I've learned that people will forget what you said, people will forget what you did, but people will never forget how you made them feel.
In 2006, Harvard Business School invited me to discuss a case study on Cleveland Clinic. The first session was positive; at the second session, a student raised her hand. "Dr. Cosgrove, my father needed mitral valve surgery. We knew about Cleveland Clinic and the excellent results you have. But we decided not to go there because we heard that you had no empathy. We went to another hospital instead, even though it wasn't as highly ranked as yours."
The student then paused and looked me right in the eyes. "Dr. Cosgrove, do you teach empathy at Cleveland Clinic?"
I was floored. No one had ever asked me that before, so I didn't have much of an answer. Cleveland Clinic had recently adopted an initiative called "Patients First" that focuses on delivering better care to patients and their families. But we didn't yet teach empathy, and we hadn't yet committed ourselves to thinking that much about the feelings of individual patients.
Ten days after visiting Harvard, I went to Saudi Arabia for the inauguration of a new hospital. King Fahd of Saudi Arabia was there. The president of the hospital said, "This hospital is dedicated to the body, spirit, and soul of the patient." I happened to look over and saw the king weeping. Many members of the audience were crying as well.
I thought, "We're really missing something. We need to treat the soul and spirit of the patient, not just the body."
A century ago, when most doctors were solo practitioners ministering to patients, they couldn't offer sick patients many treatments that actually worked. What they could offer was reassurance, comfort, communication, and empathy. By the end of the twentieth century, however, medicine had changed. Teams of highly trained specialists had emerged, delivering complex, effective, technically advanced care. Meanwhile, the human dimension of care had fallen by the wayside. Doctors devoted most, if not all, of their energy to enhancing their ability to heal patients' bodies, not their souls. Hubris and arrogance emerged among caregivers who, ironically, had chosen their careers because they cared about patients as people and wanted to help them heal.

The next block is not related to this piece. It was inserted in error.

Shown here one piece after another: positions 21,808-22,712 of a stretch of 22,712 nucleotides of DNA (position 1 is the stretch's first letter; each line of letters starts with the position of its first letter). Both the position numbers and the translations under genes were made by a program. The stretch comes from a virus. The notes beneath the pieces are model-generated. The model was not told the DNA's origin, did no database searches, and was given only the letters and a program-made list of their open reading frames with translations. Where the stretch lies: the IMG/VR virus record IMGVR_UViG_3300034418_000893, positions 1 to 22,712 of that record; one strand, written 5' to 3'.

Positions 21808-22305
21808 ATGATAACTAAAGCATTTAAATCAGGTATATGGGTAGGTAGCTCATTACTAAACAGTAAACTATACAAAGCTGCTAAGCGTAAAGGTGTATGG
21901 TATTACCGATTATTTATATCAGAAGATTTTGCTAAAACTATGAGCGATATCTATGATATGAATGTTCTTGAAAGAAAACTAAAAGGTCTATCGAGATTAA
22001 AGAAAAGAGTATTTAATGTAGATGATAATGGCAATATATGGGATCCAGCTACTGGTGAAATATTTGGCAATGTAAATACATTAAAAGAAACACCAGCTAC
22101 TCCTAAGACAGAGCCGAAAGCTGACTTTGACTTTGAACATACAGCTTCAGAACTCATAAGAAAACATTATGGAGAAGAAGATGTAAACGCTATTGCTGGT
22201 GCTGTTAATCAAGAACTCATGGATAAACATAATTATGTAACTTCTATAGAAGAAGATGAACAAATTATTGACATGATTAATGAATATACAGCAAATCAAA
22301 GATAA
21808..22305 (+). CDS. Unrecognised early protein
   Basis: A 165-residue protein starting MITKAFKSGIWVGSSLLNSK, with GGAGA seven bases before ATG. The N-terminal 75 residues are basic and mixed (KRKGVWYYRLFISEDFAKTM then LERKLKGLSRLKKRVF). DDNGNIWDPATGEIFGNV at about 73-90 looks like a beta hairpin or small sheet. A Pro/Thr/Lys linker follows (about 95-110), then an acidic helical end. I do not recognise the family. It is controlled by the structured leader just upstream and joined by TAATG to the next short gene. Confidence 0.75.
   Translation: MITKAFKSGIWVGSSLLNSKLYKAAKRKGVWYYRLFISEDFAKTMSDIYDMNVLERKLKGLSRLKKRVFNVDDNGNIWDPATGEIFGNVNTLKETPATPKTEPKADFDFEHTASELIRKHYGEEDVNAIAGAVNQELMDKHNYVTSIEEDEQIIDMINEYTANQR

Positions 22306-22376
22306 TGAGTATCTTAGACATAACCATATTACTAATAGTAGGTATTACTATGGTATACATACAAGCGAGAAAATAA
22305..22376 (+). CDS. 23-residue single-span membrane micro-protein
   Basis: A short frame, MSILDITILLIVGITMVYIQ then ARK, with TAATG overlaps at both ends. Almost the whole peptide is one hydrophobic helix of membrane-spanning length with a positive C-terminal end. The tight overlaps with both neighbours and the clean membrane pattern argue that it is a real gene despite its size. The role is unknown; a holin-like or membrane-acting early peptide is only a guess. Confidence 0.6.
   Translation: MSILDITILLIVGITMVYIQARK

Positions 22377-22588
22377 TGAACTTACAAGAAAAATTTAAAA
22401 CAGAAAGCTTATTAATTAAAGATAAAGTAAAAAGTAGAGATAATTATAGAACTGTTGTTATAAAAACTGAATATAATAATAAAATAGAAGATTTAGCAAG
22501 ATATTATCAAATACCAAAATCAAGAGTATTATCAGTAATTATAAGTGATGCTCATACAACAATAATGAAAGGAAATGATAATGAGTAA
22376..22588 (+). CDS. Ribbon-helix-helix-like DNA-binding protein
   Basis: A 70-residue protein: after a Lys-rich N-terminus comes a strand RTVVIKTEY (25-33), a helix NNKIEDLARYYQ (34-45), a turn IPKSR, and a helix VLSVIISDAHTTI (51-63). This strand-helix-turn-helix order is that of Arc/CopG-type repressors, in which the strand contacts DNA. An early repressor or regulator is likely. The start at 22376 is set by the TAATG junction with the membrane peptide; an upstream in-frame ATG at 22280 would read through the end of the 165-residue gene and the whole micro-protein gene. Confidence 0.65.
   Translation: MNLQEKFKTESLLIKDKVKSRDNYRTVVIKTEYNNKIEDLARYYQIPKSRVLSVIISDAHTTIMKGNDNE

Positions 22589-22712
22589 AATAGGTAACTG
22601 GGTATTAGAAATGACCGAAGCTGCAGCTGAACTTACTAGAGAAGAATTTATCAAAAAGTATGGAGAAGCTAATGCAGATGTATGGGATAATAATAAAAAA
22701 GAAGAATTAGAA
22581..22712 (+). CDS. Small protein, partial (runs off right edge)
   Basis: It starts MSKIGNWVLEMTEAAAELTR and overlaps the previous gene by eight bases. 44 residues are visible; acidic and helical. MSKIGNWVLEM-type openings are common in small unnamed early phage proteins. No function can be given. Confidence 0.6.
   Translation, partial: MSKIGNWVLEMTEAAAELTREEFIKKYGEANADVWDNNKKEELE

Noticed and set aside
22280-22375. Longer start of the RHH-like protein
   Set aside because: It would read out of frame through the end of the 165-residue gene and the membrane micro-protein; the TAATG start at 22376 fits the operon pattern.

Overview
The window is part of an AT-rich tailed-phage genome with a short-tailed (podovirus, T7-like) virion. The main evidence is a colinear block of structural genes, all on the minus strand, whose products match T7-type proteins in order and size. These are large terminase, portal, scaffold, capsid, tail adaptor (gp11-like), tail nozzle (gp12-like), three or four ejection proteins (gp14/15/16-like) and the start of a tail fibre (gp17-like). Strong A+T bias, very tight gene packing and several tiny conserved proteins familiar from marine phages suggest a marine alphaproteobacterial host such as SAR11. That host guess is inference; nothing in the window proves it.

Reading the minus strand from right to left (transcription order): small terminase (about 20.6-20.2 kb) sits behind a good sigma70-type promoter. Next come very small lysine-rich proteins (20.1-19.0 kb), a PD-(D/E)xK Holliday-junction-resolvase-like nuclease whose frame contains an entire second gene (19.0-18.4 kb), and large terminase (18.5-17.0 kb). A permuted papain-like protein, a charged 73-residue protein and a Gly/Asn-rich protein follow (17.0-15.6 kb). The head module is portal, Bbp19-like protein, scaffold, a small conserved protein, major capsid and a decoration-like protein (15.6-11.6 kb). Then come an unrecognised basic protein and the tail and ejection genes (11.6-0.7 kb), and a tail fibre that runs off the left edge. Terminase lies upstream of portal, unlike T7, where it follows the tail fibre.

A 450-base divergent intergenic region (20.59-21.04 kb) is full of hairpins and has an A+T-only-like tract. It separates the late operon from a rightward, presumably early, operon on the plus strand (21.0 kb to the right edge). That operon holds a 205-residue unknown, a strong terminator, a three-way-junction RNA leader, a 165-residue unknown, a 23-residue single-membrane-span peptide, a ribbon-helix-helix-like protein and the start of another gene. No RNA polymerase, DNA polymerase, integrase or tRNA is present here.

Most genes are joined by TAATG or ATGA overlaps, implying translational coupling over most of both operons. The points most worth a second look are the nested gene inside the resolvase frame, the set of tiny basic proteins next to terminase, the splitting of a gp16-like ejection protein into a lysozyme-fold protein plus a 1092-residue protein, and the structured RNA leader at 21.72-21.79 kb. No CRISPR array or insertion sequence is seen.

I was as guilty of this as anybody else. When I went to medical school in the 1960s, heart surgery was in its infancy. Up to 20 percent of patients were dying on the operating table. I focused on fine-tuning what I was doing in order to bring down the mortality rate. I didn't spend much time talking to patients or thinking about their feelings. I didn't think about society, the whole patient, or how an organization works. All I did was heart surgery—all ...